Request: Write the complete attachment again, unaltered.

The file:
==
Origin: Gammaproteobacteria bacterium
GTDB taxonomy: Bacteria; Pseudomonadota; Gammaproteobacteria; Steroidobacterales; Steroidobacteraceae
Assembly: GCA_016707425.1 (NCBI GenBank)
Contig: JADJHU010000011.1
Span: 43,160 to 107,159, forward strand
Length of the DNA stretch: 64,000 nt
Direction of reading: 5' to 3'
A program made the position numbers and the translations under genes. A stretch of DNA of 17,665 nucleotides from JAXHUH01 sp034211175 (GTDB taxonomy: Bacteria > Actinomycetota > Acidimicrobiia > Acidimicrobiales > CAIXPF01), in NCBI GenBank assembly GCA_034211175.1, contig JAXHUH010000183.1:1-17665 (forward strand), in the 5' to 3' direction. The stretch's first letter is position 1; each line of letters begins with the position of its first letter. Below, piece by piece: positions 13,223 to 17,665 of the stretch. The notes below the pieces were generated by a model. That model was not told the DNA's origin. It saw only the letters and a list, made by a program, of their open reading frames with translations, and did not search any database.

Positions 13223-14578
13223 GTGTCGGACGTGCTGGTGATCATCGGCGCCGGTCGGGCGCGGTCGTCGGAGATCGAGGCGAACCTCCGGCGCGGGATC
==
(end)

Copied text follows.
Origin: Gammaproteobacteria bacterium
GTDB taxonomy: Bacteria; Pseudomonadota; Gammaproteobacteria; Steroidobacterales; Steroidobacteraceae
Assembly: GCA_016707425.1 (NCBI GenBank)
Contig: JADJHU010000011.1
Span: 43,160 to 107,159, forward strand
Length of the DNA stretch: 64,000 nt
Direction of reading: 5' to 3'
A program made the position numbers and the translations under genes. A stretch of DNA of 17,665 nucleotides from JAXHUH01 sp034211175 (GTDB taxonomy: Bacteria > Actinomycetota > Acidimicrobiia > Acidimicrobiales > CAIXPF01), in NCBI GenBank assembly GCA_034211175.1, contig JAXHUH010000183.1:1-17665 (forward strand), in the 5' to 3' direction. The stretch's first letter is position 1; each line of letters begins with the position of its first letter. Below, piece by piece: positions 13,223 to 17,665 of the stretch. The notes below the pieces were generated by a model. That model was not told the DNA's origin. It saw only the letters and a list, made by a program, of their open reading frames with translations, and did not search any database.

Positions 13223-14578
13223 GTGTCGGACGTGCTGGTGATCATCGGCGCCGGTCGGGCGCGGTCGTCGGAGATCGAGGCGAACCTCCGGCGCGGGATC